Skip to main content
Get email updates
Global Privacy Network
What We Do
Two minute reads
State of Surveillance Briefings
Submissions to the UN
You are here
Why privacy matters
Don’t be extraordinary - why being boring may be the only way UK state school pupils can protect their privacy
Open everything? Some background to current debates on open data
Opening up children's data: five weeks until the School Census could go public
The Kremlin’s new Internet surveillance plan goes live today
A new wave of surveillance in Pakistan
Oyster, Octopus and Metro cards: what happens to our data?
Control and consent should be watchwords for everyone, not just Google
Privacy International and Agentura.Ru launch the joint project 'Russia’s Surveillance State'
Greece's right-wing Golden Dawn party threatens safety and privacy of children
APEC Cross-Border Privacy Rules system nearly in place, but doubts remain
Our response to the Justice Select Committee Inquiry on European Union data protection framework proposals
Enjoy internet freedom and anonymity (terms and conditions apply)
Our analysis of the European Commission's proposal for a general Data Protection Regulation
Our analysis of the European Commission's proposal for a Data Protection Directive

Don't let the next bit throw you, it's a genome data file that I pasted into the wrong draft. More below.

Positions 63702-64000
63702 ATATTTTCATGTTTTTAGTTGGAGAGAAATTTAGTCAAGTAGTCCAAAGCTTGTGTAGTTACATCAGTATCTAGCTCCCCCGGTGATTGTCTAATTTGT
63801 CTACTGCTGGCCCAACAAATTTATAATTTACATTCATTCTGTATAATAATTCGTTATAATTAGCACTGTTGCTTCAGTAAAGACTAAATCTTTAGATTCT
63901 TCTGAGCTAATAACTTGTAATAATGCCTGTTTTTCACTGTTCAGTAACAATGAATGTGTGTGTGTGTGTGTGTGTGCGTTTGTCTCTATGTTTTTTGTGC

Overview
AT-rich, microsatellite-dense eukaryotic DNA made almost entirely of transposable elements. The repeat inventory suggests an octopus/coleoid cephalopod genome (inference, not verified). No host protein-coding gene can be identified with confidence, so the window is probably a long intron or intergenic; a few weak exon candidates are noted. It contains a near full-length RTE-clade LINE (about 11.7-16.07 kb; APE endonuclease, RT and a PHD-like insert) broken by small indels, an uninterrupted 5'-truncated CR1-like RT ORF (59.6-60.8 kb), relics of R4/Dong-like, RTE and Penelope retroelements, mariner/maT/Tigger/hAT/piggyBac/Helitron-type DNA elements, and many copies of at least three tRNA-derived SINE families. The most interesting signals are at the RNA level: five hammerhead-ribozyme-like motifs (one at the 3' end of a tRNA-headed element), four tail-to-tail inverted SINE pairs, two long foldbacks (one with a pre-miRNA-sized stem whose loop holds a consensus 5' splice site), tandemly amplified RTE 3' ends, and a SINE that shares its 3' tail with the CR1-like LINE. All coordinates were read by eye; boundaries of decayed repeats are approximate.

Transparent citizens and opaque government
Consultation on Draft Anonymisation Code of Practice - our response to the regulator
Will the government fail the crucial privacy test for the National Pupil Database?
Our response to Australia's proposed reforms of national security legislation
Our responses to the Joint Committee on the Communications Data Bill
How disclosive is traffic data?: A Wikipedia example
Rwandan government expands stranglehold on privacy and free expression
This is not surveillance as we know it: the anatomy of Facebook messages
Where is our encrypted cloud?
Border Agency blacklists: coming to a country near you?
The 'cookie law' is a privacy trainwreck
Access to private communications is a privilege, not a right
Police drones in the UK? Watch this airspace…
Has Hacking Team's government trojan been used against journalists?
Surveillance companies: real responsibility goes beyond the letter of the law